Miss Ruina Kessel has put up a survey for House of Ruin products--she sent it out just to her group members, but she wants a wide, diverse range of replies, so I'm tossing it out to my readers--take the survey, please? She's right, it's fairly painless, and it will help her figure out skintones and eye ranges to keep.
Some while back, Roger Ebert did a column on video games. He said there was no way they could be art--or, to be more blunt, Art, with the noted capital. And he received a great deal of grief for this column. Many people now, at the other end of the debate, see his latest address on the topic as a retraction.
I do not. I see it as him stating--logically--that he doesn't have a good working definition of Art, in his mind, that applies to the topic--namely, that video games cannot be Art. So he withdraws from the argument.
I'm now wondering, what definition of Art would include video games? Can video games be uplifting to the soul, engaging on all levels, profound and meaningful? I think about the art exhibits on SL that have touched me, and I have no problem including digital art in a debate about art in general--but does that mean the art has touched me (and it would touch me no less were I looking at it in an actual lath and plaster building), or that Second Life is the art?
I think Ebert is correct, in this: we don't have a good working definition--at least, not yet.
Though while we're on the topic of the digital realm, vis-à-vis art, how about this? Crosses into cyberpunk, political commentary, and stretches into art-as-protest as well. Keen!
Finally, Hulu was doing so well--good agreements with the networks, an acceptable layer of ads for the most part, really inventive ads on their own--but now they have a pay service. And while the pay service does let subscribers see shows that may have dropped off the free service, or complete seasons of shows that Hulu only carries the latest episodes of for free...they show ads. $9.95 per month to subscribe, and THEY SHOW ADS.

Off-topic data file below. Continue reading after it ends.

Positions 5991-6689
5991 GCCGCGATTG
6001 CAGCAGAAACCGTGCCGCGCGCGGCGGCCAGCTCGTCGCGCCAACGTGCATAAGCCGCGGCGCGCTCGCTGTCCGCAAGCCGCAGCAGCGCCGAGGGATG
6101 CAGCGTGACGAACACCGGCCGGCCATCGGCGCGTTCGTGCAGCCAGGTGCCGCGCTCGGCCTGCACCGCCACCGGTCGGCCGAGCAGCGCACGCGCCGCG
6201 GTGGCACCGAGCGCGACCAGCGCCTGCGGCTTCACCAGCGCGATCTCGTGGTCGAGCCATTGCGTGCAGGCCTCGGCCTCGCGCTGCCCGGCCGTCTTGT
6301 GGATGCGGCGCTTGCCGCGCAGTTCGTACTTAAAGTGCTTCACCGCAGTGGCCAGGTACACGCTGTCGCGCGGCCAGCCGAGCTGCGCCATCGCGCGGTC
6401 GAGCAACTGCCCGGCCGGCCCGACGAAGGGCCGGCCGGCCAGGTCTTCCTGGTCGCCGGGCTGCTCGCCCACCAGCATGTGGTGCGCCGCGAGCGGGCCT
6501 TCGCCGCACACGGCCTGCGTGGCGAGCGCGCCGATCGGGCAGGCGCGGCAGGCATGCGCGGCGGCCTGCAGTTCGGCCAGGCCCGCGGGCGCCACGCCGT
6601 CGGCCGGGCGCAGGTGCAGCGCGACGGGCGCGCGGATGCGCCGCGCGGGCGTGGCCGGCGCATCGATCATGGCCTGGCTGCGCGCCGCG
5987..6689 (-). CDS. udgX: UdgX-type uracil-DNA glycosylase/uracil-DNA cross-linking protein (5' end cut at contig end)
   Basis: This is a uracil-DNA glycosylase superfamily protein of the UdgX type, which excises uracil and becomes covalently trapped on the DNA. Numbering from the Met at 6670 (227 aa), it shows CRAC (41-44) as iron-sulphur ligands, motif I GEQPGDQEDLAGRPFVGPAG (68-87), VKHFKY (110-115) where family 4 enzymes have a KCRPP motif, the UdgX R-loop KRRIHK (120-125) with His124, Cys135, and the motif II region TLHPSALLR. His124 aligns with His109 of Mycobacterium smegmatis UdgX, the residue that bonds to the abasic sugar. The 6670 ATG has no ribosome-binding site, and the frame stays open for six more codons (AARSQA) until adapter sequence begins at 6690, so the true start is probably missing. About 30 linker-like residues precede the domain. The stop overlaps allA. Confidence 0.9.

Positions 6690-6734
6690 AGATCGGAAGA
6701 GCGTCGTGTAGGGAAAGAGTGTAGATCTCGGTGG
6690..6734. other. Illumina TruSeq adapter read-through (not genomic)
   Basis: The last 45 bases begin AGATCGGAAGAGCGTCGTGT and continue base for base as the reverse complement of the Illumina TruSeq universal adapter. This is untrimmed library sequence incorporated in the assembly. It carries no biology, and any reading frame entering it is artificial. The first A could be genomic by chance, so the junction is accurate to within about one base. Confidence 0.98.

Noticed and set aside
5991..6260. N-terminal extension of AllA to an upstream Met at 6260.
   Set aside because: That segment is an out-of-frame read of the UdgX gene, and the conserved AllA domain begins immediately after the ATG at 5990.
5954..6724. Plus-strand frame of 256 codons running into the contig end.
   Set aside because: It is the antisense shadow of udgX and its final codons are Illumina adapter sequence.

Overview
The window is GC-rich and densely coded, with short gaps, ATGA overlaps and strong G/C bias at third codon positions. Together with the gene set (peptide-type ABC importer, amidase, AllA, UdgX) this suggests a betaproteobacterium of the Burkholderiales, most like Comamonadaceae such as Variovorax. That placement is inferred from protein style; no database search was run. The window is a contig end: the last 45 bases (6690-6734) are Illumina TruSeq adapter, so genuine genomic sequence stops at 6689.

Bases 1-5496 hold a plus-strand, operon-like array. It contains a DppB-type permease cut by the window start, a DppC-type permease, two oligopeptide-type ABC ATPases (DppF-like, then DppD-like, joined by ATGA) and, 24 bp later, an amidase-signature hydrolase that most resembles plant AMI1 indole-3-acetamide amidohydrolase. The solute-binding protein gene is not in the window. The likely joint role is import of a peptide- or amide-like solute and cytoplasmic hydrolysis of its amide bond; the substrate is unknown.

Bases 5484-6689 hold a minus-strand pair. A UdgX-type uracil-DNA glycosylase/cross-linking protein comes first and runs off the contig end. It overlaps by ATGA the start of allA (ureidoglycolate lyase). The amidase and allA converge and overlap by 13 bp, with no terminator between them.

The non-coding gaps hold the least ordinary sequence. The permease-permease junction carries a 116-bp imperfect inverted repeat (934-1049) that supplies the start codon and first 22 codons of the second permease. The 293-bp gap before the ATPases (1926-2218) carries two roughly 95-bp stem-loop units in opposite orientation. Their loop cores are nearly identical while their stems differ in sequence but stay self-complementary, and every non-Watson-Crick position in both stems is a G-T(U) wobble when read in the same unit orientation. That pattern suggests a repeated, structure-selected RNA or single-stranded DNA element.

Hulu! The whole point of a subscription service is to BYPASS THE DAMN ADS! If you don't catch on, your subscription service will fail. Not might; WILL.
Miss Sanura Snowpaw--I've worked with her before, on the Wear Grey for a Day project--is also part of Operation Squeegee. Her blog is here, and she's done a lovely set of casual wear for the event.
(The Dolphin tee; the Dragonfly tee.)
It's odd; in SL I'm not much for casual wear; in RL, it's most of everything I own. (Well. Still only own the one pair of jeans, RL. But that's not the point.)
(The Whale Tee, the Praying Mantis tee.)
The point is, there's a reason that cleavage matters in SL for tees, and this series shows exactly why. But even with that, these are fresh and lovely, and while yes, the graphic is high on the chest, and tends to fold and disappear if I'm in any pose where my breasts are pressed together, I think the shading and the overall clean lines of solid color make up for it.
They do all have larger designs on the back of the tees. This is the back of the Praying Mantis tee. (The reddening of the design is my fault, I'm snapping the shot in front of a red-lit table.)
And she made a lacy black-and-white pinstripe option she calls the "Lacey Beater":
This is a very streamlined option. Plain, simple, elegant as casual wear gets--nicely done.
Lovely bit of shading along the sides, both top and bottom, too. Though because there's a jacket bottom and a shirt top, there is one small flaw:
It's little, and bypassable; I think I only noticed it because I zoomed in when checking the angle. It happens, it's difficult to pattern-match at times.
Elsewise, these are lovely pieces that would slide easily into virtually any closet on the grid. They could even be unisex if the man is confident enough (well, maybe not the lacy monochrome set). I think she's offering them up for L$50 each at the event site. They're well worth a trip out.
I won't be covering all of the fashions--there are fifty vendors, perhaps more! But what I can, when I can, I will.